Friday, September 13, 2019 – 12:23
An Audit Victoria review of Enrolment Processes at Technical and Further Education Institutes has highlighted limited uptake of document automation with duplicative information collection, and manual processing still common.
The audit was undertaken to examine the efficiency of enrolment processes for government-subsidised training at four Technical and Further Education Institutes (TAFEs) and one dual sector university: Box Hill Institute; Melbourne Polytechnic; Sunraysia Institute of TAFE; William Angliss Institute of TAFE; and Swinburne University of Technology.
This audit used process mining software to examine prospective students’ pathways through the enrolment process at four of the five audited TAFEs.
It found that three institutions, Melbourne Polytechnic, SuniTAFE and William Angliss, still rely on manual processes to enrol students, which are inefficient and costly. In some cases, these TAFEs require prospective students to visit campus on one or more occasions to finalise their enrolment, which can be inconvenient for students and burdensome for staff.
Melbourne Polytechnic, SuniTAFE and William Angliss mostly use paper‑based and some electronic forms to capture critical enrolment-related information. In contrast with Swinburne and Box Hill, these electronic forms do not automatically feed into the TAFEs’ information management systems.
Admissions staff must manually copy the information into the relevant SMS field. This double handling often occurs after the individual has finalised their enrolment, which may delay TAFEs’ access to consolidated data.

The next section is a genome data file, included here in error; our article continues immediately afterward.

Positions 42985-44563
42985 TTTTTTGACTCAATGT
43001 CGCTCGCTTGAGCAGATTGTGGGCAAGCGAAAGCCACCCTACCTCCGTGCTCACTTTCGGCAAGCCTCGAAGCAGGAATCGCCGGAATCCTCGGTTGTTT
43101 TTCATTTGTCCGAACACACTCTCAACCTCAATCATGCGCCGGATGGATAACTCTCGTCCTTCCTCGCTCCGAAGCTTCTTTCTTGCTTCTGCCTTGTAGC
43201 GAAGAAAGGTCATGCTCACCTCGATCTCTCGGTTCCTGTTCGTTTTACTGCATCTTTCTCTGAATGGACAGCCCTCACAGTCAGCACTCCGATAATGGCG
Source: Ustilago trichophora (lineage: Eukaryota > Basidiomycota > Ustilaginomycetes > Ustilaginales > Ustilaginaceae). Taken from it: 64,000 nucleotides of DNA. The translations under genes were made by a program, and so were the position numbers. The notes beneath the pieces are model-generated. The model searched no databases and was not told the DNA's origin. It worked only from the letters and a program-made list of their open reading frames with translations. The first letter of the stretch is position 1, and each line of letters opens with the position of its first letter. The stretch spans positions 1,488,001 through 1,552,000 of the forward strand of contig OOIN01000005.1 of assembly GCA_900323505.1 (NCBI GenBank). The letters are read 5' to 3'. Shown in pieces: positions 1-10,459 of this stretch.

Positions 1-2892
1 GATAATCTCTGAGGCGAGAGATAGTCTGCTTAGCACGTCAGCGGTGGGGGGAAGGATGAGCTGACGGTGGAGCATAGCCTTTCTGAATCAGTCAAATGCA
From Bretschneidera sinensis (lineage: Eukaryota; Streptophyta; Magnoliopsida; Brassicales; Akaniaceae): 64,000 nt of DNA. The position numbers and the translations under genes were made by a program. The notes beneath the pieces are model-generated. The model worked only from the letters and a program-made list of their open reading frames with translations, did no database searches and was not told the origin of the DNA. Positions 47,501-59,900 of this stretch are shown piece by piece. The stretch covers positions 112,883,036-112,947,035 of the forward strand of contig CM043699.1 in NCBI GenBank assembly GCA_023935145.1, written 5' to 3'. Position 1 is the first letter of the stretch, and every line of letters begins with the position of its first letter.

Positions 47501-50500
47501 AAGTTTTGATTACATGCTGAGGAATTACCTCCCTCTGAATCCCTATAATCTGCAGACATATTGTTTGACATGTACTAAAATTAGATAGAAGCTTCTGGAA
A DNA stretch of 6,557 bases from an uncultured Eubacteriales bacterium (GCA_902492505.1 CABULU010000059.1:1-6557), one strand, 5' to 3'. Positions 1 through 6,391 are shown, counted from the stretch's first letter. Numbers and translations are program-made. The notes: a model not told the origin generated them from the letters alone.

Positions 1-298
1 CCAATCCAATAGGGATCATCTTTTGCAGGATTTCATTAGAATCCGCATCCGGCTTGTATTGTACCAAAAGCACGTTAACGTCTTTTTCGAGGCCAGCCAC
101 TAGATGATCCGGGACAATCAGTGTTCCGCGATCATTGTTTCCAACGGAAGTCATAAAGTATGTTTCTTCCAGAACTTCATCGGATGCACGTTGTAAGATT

SuniTAFE and Melbourne Polytechnic use additional staff resources to manage the manual activity in their processes. SuniTAFE has previously hired a temporary admissions officer to scan enrolment-related documents for storage, while Melbourne Polytechnic contracts a third-party records management company for the same purpose. These resources put a financial burden on SuniTAFE and Melbourne Polytechnic, which may divert funds from other initiatives.
In contrast, Box Hill and Swinburne have an online enrolment process, while providing on-campus help to those who need it.
All TAFEs use a combination of third-party software programs to capture information about prospective students. TAFEs use a customer relationship management (CRM) system to communicate with individuals when they enquire about training, and a student management system (SMS) to collect and administer information about key enrolment steps. Some TAFEs also employ a separate finance system to process tuition fees. Most TAFEs use different versions of the same CRM and SMS products, which they configure differently.
The report concludes that All TAFEs face similar challenges to integrate their information management systems and move more enrolment steps online.
“Rather than working in isolation to address the same issues, there could be significant sector‑wide efficiency gains if the department and TAFEs work together on system development.”
The Full Report is available HERE.